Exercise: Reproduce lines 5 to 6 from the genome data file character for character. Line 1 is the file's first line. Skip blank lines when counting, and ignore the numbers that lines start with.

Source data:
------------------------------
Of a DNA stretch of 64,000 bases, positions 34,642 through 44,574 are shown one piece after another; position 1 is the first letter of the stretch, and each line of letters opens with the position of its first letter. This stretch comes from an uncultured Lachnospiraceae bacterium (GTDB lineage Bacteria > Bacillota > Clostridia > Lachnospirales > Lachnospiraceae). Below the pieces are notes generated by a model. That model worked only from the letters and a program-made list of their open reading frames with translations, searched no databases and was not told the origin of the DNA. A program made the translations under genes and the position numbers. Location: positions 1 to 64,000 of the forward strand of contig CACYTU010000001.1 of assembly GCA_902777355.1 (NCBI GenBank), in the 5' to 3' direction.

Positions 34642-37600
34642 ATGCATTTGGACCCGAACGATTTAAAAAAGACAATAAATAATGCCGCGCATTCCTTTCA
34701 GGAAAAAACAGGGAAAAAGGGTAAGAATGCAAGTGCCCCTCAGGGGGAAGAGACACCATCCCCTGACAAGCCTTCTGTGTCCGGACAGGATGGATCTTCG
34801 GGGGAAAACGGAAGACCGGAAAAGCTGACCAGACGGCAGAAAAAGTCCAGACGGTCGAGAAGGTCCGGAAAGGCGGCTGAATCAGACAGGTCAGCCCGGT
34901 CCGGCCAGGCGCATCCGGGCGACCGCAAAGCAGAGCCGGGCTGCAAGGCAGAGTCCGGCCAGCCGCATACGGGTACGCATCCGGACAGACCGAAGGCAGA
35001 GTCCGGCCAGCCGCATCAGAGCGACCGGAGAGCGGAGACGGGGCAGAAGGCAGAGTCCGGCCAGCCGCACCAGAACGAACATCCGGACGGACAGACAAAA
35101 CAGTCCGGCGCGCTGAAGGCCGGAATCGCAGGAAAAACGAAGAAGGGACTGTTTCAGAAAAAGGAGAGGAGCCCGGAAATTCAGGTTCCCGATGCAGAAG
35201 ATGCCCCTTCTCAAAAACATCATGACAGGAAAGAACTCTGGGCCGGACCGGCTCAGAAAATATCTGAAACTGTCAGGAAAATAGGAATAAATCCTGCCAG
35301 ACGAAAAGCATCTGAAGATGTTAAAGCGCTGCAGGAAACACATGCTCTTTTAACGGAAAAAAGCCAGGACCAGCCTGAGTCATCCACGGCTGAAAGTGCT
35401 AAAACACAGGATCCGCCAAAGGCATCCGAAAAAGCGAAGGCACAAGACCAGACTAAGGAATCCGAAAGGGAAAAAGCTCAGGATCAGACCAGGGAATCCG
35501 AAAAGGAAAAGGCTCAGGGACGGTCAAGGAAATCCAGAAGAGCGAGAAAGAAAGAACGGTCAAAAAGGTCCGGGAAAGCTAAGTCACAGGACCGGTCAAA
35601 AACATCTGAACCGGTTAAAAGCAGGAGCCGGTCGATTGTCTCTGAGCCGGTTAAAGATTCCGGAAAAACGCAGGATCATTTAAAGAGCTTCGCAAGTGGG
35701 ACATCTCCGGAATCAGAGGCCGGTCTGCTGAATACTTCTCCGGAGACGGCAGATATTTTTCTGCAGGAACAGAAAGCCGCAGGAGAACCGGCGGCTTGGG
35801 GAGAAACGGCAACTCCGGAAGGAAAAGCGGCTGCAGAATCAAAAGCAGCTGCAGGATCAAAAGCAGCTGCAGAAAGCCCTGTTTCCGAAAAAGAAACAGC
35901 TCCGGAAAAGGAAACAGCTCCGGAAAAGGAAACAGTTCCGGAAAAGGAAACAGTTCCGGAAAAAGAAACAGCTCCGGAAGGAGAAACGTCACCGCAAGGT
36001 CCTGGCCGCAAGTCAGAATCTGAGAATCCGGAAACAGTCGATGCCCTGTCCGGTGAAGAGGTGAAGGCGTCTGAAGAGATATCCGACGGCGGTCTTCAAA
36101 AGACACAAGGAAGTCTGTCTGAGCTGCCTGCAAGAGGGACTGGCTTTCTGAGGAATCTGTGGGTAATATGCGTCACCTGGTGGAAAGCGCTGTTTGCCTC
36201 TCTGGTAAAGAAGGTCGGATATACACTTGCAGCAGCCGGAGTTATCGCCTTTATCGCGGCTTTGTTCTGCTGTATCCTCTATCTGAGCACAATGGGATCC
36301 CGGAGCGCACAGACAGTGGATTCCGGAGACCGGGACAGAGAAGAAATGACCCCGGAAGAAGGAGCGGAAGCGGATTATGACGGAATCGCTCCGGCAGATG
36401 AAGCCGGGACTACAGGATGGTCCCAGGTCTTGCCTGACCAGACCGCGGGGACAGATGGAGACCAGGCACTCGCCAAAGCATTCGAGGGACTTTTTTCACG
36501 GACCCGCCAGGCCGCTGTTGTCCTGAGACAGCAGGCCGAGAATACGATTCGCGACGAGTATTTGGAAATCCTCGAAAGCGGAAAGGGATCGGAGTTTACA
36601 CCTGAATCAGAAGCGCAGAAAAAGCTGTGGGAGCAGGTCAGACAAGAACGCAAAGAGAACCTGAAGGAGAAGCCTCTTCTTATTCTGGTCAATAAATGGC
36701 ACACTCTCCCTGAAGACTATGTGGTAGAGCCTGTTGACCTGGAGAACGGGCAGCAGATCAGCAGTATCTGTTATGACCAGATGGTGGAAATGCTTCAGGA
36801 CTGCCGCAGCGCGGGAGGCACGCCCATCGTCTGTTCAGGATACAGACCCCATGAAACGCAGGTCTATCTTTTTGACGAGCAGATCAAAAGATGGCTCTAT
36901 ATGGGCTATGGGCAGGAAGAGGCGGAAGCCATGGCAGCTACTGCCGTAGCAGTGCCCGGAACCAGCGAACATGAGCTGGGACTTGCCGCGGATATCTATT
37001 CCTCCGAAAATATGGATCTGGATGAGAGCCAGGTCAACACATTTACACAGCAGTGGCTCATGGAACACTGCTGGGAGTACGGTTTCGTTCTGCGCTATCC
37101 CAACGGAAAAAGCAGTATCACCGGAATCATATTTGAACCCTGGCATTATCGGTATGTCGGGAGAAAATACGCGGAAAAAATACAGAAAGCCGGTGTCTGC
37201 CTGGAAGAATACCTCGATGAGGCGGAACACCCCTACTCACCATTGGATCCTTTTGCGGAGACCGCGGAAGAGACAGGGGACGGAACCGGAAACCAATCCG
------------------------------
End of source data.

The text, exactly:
34801 GGGGAAAACGGAAGACCGGAAAAGCTGACCAGACGGCAGAAAAAGTCCAGACGGTCGAGAAGGTCCGGAAAGGCGGCTGAATCAGACAGGTCAGCCCGGT
34901 CCGGCCAGGCGCATCCGGGCGACCGCAAAGCAGAGCCGGGCTGCAAGGCAGAGTCCGGCCAGCCGCATACGGGTACGCATCCGGACAGACCGAAGGCAGA